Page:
2006 - In a study published in the New England Journal of Medicine, glucosamine plus chondroitin sulfate did not provide significant relief from osteoarthritis pain among all participants. However, a smaller subgroup of study participants with moderate-to-severe pain showed significant relief with the combined supplements. Rheumatologist Daniel O. Clegg, MD, of the University of Utah, School of Medicine, Salt Lake City, conducted the 4-year study known as the Glucosamine / chondroitin Arthritis Intervention Trial (GAIT) at 16 sites across the United States. Participants were randomly assigned to receive one of five treatments daily for 24 weeks: glucosamine alone (1,500 mg), chondroitin sulfate alone (1,200 mg), glucosamine and chondroitin sulfate combined (same doses), a placebo, or celecoxib (200 mg). Celecoxib is an FDA-approved drug for the management of osteoarthritis pain and served as a positive control for the study. A positive response to treatment was defined as a 20 percent or greater reduction in pain at week 24 compared to the start of the study. The researchers found that participants taking celecoxib experienced statistically significant pain relief, as expected, versus placebo -- about 70 percent of those taking celecoxib versus 60% taking placebo had a 20% or greater pain reduction. For all participants, there were no significant differences between the other treatments tested and placebo. However, for participants in the moderate-to-severe pain subgroup, glucosamine combined with chondroitin sulfate provided statistically significant pain relief compared to placebo -- about 79% in this group had a 20% or greater pain reduction compared to 54% for placebo. In the subgroup of participants with mild pain, glucosamine and chondroitin sulfate together or alone did not provide statistically significant relief compared to placebo. On entering the study, a participant's level of pain was assessed as either mild or moderate to severe using standard pain assessment tools and scales, such as the Western Ontario and McMaster Universities Osteoarthritis Index (WOMAC). Of the 1,583 study participants, 78% were in the mild pain subgroup and the other 22% were in the moderate-to-severe pain subgroup. Level of pain was evaluated at weeks 4, 8, 16, and 24 using the WOMAC scale and other tools. In addition to taking their daily study treatment, participants could take up to 4,000 mg of acetaminophen daily for pain, except for the 24 hours before they were assessed by study staff. Few side effects from any of the treatments were reported. Those reported were generally mild, such as upset stomach, and distributed evenly across the treatment groups. The GAIT team continues their research with a smaller study to see whether glucosamine and chondroitin sulfate can alter the progression of osteoarthritis, such as delaying the narrowing of the joint spaces. About one-half of the participants in the larger GAIT study were eligible to enroll in this ancillary study. The results are expected in about a year.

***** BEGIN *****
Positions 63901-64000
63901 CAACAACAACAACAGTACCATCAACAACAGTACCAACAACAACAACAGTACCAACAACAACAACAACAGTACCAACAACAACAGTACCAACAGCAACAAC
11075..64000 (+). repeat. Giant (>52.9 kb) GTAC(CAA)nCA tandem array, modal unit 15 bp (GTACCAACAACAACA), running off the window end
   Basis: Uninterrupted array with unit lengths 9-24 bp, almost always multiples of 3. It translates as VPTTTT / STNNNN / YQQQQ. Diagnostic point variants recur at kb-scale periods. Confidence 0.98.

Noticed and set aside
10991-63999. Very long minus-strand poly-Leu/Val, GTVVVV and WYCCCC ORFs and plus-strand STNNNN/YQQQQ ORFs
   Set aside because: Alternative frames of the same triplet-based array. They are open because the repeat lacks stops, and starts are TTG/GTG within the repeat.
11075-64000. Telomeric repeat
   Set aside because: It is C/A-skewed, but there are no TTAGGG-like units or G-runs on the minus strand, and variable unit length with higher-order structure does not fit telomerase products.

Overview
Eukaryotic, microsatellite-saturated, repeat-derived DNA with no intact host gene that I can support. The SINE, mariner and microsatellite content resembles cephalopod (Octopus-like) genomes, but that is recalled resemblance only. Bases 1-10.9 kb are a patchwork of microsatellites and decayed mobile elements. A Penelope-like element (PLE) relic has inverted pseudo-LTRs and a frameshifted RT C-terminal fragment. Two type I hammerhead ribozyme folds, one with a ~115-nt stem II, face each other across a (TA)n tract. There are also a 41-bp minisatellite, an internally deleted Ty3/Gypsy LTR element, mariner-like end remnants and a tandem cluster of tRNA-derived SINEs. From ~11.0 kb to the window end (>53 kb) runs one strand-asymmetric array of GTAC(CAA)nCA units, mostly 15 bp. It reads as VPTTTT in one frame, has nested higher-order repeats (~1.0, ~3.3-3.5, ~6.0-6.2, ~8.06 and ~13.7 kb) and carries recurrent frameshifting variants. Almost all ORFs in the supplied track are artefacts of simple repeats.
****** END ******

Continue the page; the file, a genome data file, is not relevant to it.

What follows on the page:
2005 - ACR (American College of Rheumatology) Annual Scientific Meeting. Dr. Clegg, lead researcher of the NIH (GAIT) Glucosamine / Chondroitin Arthritis Intervention Trial, presented further data on the positive effects of chondroitin sulfate. Dr. Clegg explained that the study was designed to look at the action of chondroitin sulfate and glucosamine as drugs and not as dietary supplements. Chondroitin and glucosamine were required to meet pharmaceutical standards as the GAIT study was conducted under an Investigational New Drug application. New data that was presented by Dr. Clegg using the Omeract OARSI (Osteoarthritis Research Society International) response criteria for the total patient population indicated that the response for the combination of glucosamine and chondroitin was significantly higher than placebo. In Dr. Clegg's previous presentation, when using WOMAC response criteria, the result was that in the overall population, chondroitin sulfate and glucosamine did not outperform the positive control celecoxib, or were not significantly better than placebo. There were, however, promising signals in various sub-groups. In an exploratory analysis with patients that had moderate to high pain, the chondroitin / glucosamine combination showed a 79% response versus celecoxib at 69% and placebo at 54%. Dr. Clegg commented that "the combination appears to be more effective than placebo and outcome measures seem more robust." In more detailed analyzing results of chondroitin sulfate, it was found that in the overall population there was a significant improvement for patients experiencing joint swelling. Dr. Clegg concluded that chondroitin sulfate was risk-free and that further trials should be developed to explore the positive signals seen in the GAIT study. Further, to the anti-inflammatory and pain data from the GAIT study, Beat A. Michel, MD, followed with a presentation on the disease-modifying effects of chondroitin sulfate and its ability to control the progression of osteoarthritis. Dr. Michel presented data on the structure-modifying effects of chondroitin sulfate in knee osteoarthritis, the results of which were recently published in Arthritis Rheumatology 2005. The study concluded that chondroitin sulfate qualifies as a Disease Modifying Drug for the treatment of osteoarthritis and is especially active in overweight patients, patients under 60 years of age and patients with mild to moderate osteoarthritis. In all of the study's groups, chondroitin sulfate proved statistically superior to placebo.